And butterscotch caramel.

ohhhhhhh butterscotch caramel.

Its no secret that I like Donna Hay recipes. Although I find the magazine a little light on, it is great for simple dishes that work pretty much every time. This recipe came from the June/July 2011 edition of the Donna Hay Magazine but I dug it out the other day when I was sorting through my mountains of cooking magazines. I’m such a sucker for a gooey, sumptuous sweet on the front cover of a magazine. I must be an advertisers dream.

I did originally make this when I bought the magazine last year but it just wasn’t delicious enough to warrant a blog post of its own. I put that down to my own laziness as I couldn’t be bothered making lots of little portions so I just made one big one. That ended up with what seemed to be a lower caramel/pudding ratio. Of which we know no good can come. So this time I made a couple of small changes.

1. I used my kitchen aid! Yay! This baby is seriously the best thing since sliced bread. I love that I can switch it on and leave it to mix and  come back with it all tripled in volume and ready for the next stage.

then I used a whole jar of butterscotch spread

is there a more delicious sight than that?

No? Glad we’re on the same page here.

The mixture was much lighter and more aerated after using the kitchenaid rather than just my normal hand mixer. Look at those little clouds of cocoa!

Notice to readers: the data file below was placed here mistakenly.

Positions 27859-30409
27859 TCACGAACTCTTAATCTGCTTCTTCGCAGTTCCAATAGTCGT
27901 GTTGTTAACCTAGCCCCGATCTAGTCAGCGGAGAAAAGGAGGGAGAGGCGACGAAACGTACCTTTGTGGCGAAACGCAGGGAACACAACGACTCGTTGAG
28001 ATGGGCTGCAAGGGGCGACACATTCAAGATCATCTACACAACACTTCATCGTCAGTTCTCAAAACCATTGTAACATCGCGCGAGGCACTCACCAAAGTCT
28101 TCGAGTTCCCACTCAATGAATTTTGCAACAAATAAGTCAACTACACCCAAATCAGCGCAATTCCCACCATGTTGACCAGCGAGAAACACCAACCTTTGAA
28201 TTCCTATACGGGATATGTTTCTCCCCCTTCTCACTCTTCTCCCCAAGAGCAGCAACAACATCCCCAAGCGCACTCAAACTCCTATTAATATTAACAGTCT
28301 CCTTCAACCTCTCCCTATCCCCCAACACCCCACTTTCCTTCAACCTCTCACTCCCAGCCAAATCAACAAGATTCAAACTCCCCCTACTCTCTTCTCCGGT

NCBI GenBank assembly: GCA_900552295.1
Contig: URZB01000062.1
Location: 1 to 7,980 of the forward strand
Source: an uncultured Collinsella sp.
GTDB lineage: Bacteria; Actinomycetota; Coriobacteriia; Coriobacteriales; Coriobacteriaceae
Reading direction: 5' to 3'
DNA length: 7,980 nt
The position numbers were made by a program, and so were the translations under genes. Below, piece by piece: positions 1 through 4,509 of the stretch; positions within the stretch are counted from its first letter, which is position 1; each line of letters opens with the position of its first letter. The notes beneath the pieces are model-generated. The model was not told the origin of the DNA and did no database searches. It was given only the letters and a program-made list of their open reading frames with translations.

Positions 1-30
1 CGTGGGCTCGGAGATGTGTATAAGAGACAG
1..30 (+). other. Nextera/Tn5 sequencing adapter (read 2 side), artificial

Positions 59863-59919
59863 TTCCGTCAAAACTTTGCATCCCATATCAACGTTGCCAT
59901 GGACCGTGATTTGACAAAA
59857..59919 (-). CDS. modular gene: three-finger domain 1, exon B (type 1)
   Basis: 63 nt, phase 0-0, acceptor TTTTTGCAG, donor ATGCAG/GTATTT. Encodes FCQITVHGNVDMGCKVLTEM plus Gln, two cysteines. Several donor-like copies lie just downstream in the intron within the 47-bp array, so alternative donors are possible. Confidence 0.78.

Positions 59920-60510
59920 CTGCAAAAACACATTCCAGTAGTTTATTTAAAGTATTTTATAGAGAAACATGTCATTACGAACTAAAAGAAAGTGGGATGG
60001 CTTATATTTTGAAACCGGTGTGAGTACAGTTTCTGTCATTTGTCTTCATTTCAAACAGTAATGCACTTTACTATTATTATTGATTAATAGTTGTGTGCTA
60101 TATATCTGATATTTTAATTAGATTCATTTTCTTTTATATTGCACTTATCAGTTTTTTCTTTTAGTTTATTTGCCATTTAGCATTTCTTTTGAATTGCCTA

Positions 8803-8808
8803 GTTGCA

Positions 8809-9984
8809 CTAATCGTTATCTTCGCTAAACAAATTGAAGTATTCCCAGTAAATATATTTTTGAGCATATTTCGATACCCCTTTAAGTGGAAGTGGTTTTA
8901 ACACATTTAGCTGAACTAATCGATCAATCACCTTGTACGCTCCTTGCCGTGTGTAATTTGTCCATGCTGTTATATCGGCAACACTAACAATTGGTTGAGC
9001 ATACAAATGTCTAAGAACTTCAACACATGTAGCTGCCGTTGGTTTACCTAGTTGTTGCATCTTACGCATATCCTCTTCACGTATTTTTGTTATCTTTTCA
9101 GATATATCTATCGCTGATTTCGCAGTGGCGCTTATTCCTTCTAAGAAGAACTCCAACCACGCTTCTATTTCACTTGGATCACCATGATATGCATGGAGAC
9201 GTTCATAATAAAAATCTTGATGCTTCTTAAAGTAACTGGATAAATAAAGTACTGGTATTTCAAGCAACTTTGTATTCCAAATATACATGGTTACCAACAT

so light that the cooked little cocoa caps just pop up off the top of the ramekin.

Juuuust enough for some caramel butterscotch to peek out

And that isn’t even the best part. Don’t believe me?

the molten pool of caramel butterscotch at the bottom is the best part

you can dip the crunchy/fluffy chocolate pudding top back into the butterscotch for extra deliciousness

or if you’re EXTRA fancy you can top it all off with a scoop of ice-cream.

Damn straight.

So what do you think my lovelies? Can there ever be too much when it comes to butterscotch and chocolate? Hint: if you say yes, then I have no idea how you made it this far…

Dark Chocolate Butterscotch Pudding – Adapted from the June/July 2011 Issue of Donna Hay Magazine


1 jar Butterscotch spread (I bought mine from Dijons Castle Hill and Harris Farm Broadway)

1/3 cup (80ml) thickened cream

200g dark chocolate

60g butter

3 eggs

1/2 cup (90g) brown sugar

1 tsp vanilla extract

1/2 cup (60g) almond meal

optional: ice cream to serve


1. Place the butterscotch in a bowl with the cream and mix well until combined

2. Spoon the butterscotch mixture into the bottom of 6 1/2 cup capacity ramekins

3. Melt the chocolate and butter together and mix until combined

4. Place the eggs, sugar and vanilla in the bowl of an electric mixer and beat on high for 8-10 mins or until the mixture has doubled in size

5. Fold in the chocolate mixture and almond meal then divide the mix between the ramekins

6. place the ramekins on a baking tray and cook at 200 degrees celsius for 12-18 minutes or until risen

7. Stand for a few minutes then top with a scoop of your favourite ice cream!

Cake Pops – A class with Stick It! Bakery

In case you missed the memo… right now it’s all about the cake pops.